Fate Boo Review

Many Happy Returns by W.H. Church
Harper and Row, Publishers, San Francisco, California, 1984, 240 pgs., $14.95.

Most books on past-life memories and reincarnation are extraordinarily naive. Not only is transmigration (metempsychosis) a complex philosophical issue, it cannot be adequately explained unless there is strong empirical evidence to support it. When such data are lacking, as is usually the case, reincarnation turns from being a hypothesis for scientific study to a religious belief to be wholly accepted or rejected. The result is a plethora of gullible accounts of individuals who recount their past lives. But almost none of these "remembrances" can be proven authentic because more plausible psychological explanations are not hard to find. (See D. Scott Rogo's "Adventures in Make-Believe?", December 1982, Fate.)

Many Happy Returns is a classic example of excessive naivete. Although W.H. Church should be congratulated for his painstaking work in collating the material of Edgar Cayce's past- life readings (the book is subtitled "The Lives of Edgar Cayce"), his book is simply unbelievable. Nor is it scientifically reliable; the author confesses to having "added" to and "developed" the readings. It is not even interesting.

What we have here is a series of stories concerning Cayce's previous incarnations in Egypt, Troy, Greece and other places. But through each successive "life" the reader, instead of becoming convinced of the readings' accuracy, becomes wearily suspicious. Is it really reasonable to believe that Cayce was Pythagoras in a previous existence just because there happen to be certain similarities between the two lives?

Reincarnation studies, for the most part, lack a strong critical edge. The principle of "Occam's razor" (the scientific- philosophical rule that requires that the simplest of competing theories be preferred to the more complex, or that explanations of unknown phenomena be sought first in terms of quantities) should be applied whenever possible in past-life regressions. If not, we end up with narratives like Cayce's which at best are unprovable and at worst highly misleading.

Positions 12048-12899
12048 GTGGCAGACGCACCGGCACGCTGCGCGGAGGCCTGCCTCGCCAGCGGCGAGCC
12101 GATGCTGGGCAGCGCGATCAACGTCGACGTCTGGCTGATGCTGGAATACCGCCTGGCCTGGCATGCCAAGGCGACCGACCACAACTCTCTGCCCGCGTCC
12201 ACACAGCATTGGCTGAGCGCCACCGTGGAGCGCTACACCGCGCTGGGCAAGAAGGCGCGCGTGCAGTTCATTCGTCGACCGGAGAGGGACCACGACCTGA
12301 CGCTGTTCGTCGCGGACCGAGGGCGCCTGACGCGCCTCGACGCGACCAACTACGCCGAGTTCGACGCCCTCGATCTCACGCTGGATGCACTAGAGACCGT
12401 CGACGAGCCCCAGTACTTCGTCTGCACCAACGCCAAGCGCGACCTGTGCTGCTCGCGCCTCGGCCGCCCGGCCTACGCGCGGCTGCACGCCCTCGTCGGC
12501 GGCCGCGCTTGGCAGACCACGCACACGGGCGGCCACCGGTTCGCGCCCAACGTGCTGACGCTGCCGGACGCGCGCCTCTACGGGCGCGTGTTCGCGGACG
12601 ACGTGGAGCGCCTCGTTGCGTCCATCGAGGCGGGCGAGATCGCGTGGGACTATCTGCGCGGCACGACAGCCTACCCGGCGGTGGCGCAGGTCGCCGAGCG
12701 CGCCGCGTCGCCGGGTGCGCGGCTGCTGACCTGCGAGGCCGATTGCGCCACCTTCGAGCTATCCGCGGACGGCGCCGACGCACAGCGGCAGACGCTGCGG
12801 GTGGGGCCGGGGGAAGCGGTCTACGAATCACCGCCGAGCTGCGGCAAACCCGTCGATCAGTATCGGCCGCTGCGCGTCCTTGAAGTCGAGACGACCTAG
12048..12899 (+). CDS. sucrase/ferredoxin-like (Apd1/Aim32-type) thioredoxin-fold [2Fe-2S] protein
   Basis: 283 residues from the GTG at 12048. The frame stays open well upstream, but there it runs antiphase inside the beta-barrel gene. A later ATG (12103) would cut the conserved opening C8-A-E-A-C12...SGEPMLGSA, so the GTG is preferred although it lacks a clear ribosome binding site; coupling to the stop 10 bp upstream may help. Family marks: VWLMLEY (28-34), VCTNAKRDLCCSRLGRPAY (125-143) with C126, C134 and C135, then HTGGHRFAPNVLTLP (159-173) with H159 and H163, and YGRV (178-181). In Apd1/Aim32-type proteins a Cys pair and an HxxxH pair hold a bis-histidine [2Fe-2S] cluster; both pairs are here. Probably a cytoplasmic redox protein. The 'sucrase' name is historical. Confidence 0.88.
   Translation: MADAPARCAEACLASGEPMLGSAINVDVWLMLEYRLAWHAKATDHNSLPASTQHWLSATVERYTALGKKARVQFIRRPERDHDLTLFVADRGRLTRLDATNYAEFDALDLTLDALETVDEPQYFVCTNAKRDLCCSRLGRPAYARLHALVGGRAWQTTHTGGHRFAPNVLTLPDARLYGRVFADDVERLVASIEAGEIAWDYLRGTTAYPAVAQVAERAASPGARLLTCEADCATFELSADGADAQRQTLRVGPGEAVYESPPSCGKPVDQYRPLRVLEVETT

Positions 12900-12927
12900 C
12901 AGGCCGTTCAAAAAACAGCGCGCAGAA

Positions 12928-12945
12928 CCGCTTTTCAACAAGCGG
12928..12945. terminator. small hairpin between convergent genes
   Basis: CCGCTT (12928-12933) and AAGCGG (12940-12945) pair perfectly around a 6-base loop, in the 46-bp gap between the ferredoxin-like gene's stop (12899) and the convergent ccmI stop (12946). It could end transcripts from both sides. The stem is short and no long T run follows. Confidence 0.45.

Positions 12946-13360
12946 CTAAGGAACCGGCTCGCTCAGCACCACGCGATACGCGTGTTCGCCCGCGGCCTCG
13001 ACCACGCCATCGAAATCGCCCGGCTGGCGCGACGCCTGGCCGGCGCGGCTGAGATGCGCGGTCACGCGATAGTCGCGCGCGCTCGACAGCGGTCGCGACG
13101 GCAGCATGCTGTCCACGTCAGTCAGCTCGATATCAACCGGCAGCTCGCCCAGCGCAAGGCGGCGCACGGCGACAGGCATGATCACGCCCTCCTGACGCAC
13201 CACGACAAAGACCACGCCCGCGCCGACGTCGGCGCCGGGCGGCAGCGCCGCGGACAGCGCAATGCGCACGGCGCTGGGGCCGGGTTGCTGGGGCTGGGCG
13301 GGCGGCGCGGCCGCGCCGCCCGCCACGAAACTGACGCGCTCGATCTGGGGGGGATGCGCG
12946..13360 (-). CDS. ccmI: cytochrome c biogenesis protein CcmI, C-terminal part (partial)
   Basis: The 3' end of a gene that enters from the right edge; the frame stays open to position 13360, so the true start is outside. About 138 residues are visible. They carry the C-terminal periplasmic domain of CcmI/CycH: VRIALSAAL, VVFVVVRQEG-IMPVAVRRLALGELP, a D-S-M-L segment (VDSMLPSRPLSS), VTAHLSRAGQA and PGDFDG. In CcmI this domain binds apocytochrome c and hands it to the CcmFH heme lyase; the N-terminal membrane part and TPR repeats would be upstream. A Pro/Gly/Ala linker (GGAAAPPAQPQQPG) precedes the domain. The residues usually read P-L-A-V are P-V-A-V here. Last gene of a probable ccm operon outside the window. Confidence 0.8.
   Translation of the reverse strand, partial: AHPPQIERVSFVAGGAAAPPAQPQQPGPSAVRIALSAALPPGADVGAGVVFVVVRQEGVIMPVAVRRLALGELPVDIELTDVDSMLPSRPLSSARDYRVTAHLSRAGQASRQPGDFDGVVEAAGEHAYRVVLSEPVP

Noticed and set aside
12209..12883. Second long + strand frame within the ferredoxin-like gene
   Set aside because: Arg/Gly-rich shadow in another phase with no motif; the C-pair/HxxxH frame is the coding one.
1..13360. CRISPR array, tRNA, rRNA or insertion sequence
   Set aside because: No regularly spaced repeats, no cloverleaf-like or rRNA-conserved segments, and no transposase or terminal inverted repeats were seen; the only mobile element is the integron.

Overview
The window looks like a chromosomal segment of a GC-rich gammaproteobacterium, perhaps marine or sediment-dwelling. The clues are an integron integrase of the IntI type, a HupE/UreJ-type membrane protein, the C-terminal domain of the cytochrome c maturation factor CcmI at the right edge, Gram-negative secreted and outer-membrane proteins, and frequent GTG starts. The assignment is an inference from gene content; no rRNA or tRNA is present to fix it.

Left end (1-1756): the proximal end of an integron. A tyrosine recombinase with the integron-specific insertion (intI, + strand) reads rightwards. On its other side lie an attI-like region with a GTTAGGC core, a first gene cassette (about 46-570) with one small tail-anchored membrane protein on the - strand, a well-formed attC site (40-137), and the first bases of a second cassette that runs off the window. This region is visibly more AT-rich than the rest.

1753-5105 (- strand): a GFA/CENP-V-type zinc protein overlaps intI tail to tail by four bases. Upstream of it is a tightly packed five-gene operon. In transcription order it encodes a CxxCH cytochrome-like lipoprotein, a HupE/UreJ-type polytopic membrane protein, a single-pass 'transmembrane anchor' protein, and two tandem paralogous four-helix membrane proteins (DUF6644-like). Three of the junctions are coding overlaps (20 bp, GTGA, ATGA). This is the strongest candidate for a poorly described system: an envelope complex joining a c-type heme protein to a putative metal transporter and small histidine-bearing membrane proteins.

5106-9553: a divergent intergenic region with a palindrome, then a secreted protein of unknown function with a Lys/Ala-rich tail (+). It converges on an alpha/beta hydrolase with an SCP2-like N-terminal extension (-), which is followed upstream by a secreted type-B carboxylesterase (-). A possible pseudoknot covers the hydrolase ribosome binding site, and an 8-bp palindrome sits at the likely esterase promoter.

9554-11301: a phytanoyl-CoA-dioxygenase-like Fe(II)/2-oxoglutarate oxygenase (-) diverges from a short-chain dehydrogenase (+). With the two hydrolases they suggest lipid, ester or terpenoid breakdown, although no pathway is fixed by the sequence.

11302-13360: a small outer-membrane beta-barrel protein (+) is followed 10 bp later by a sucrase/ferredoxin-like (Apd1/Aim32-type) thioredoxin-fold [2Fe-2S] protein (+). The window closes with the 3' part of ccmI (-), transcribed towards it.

There may indeed be some truth to the concept of transmigration. But Many Happy Returns only glosses over the numerous contradictions in Cayce's past-life readings in order to convince the reader that reincarnation is viable. Moreover, Cayce's concept of metempsychosis is convoluted, typical of a Western Theosophical influence, where Indian philosophy gets inappropriately connected with Christian eschatology.

For instance, in Chapter 16 Church tries to argue for the Second Coming of Christ based on Cayce's trance readings predicting his future birth. But this link entirely misunderstands the Eastern notion of successive lives. A devout Hindu mystic does not want to fulfill the world, he wants to transcend it. Reincarnation in Eastern philosophy is a curse where one is locked in a karmic wheel of birth and rebirth, action and reaction.

The title of Church's book itself exemplifies the very thing religious Hindus, Buddhists and Sikhs fear. Rather than wishing "Many Happy Returns" to Edgar Cayce, in the Orient one would wish him "no more returns." As for the reader, unless he has an avid interest in Cayce, the only happy return is at the refund counter.
David Christopher Lane